reported they have seen a copy of the study conducted by Antonis Foscolos, Elias Konofagos and Nikos Lygeros, which estimates gas reserves offshore from Crete could generate almost $600 billion over 25 years.
In 2010 Greece's Energy Ministry commissioned a group of experts to research potential gas and oil reserves in Greek waters.
Antonis Foscolos of the Technical University of Crete and the Canadian Geological Survey said
: "subsea methane emissions and the presence of gas hydrate mounds on the seabed indicate the presence of large reservoirs."
Greece has commissioned a seismic survey to measure the level of hydrocarbon deposits. In January 2012 Digital Journal
reported Greece launched a licensing round for bids to explore development of an offshore oil and gas sector, with potential investors given until July to tender their bids.
According to Prison Planet
earlier surveys estimated that the value of natural gas resources available for Greece to exploit could exceed $9 trillion. Those surveys did not take into account the Cretan Sea or the Southern Aegean.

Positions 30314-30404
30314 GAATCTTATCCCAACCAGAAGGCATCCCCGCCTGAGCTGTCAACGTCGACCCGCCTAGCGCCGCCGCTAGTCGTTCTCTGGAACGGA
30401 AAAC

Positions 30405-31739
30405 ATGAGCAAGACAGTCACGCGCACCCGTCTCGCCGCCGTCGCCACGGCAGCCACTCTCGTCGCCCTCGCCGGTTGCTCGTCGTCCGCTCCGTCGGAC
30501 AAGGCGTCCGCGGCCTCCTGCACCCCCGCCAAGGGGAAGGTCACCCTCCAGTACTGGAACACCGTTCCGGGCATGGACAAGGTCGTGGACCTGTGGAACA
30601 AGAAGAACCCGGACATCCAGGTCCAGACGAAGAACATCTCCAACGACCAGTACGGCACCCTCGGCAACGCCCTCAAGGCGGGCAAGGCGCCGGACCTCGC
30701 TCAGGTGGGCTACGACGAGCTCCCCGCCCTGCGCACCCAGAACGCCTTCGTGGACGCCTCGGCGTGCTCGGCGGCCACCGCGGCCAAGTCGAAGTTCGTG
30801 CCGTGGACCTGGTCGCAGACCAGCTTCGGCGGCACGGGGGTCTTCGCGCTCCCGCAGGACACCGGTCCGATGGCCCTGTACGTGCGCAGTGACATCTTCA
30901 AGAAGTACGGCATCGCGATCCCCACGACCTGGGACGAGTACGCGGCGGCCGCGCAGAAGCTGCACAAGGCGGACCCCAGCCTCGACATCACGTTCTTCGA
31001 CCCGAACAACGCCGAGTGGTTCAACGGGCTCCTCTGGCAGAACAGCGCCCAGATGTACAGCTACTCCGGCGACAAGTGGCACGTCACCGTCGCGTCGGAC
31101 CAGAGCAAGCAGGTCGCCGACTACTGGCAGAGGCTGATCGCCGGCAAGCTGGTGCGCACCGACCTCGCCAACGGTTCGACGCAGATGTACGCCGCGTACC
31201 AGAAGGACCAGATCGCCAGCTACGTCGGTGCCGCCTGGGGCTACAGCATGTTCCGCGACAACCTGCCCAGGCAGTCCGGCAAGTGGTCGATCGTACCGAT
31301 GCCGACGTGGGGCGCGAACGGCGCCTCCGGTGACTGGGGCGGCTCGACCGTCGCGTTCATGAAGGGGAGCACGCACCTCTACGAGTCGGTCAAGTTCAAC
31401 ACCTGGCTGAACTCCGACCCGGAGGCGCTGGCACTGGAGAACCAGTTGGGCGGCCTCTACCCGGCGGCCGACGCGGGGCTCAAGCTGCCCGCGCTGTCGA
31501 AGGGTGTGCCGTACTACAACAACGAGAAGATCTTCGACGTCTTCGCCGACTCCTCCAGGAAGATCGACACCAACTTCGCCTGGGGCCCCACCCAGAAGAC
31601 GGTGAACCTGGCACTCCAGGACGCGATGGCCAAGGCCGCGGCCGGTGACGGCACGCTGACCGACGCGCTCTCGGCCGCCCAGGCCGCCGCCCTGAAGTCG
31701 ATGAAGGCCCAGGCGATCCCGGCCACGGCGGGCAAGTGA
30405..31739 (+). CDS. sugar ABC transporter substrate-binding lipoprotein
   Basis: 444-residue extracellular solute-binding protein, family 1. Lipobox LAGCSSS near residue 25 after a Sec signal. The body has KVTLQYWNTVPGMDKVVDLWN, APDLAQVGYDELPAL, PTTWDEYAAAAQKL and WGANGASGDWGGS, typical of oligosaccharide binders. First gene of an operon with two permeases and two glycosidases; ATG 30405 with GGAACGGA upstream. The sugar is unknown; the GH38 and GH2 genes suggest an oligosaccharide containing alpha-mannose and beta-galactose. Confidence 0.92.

John Ward, author of the Slog
, has long maintained that the EU and U.S. have been aware of the potential of oil and gas reserves in Greek waters, noting that both sides are fully cognizant of the geopolitical importance of Greece.
In August Digital Journal
reported "Analysts gauge that Greece is in fact the richest country in Europe due to its wealth of, yet unexploited, oil and gas deposits. Greece may be on the brink of bankruptcy but its assets have much appeal, especially as the rights to exploit them can be snapped up on the cheap due to the Greek crisis. Whichever country claims the rights has access to what is deemed the largest deposits of oil in Europe, cited in a strategic European position."
With the study presenting new evidence that Greece may indeed prove to be the richest country in Europe it offers new hope that Greece may be able to exploit her natural resources to fiscal advantage.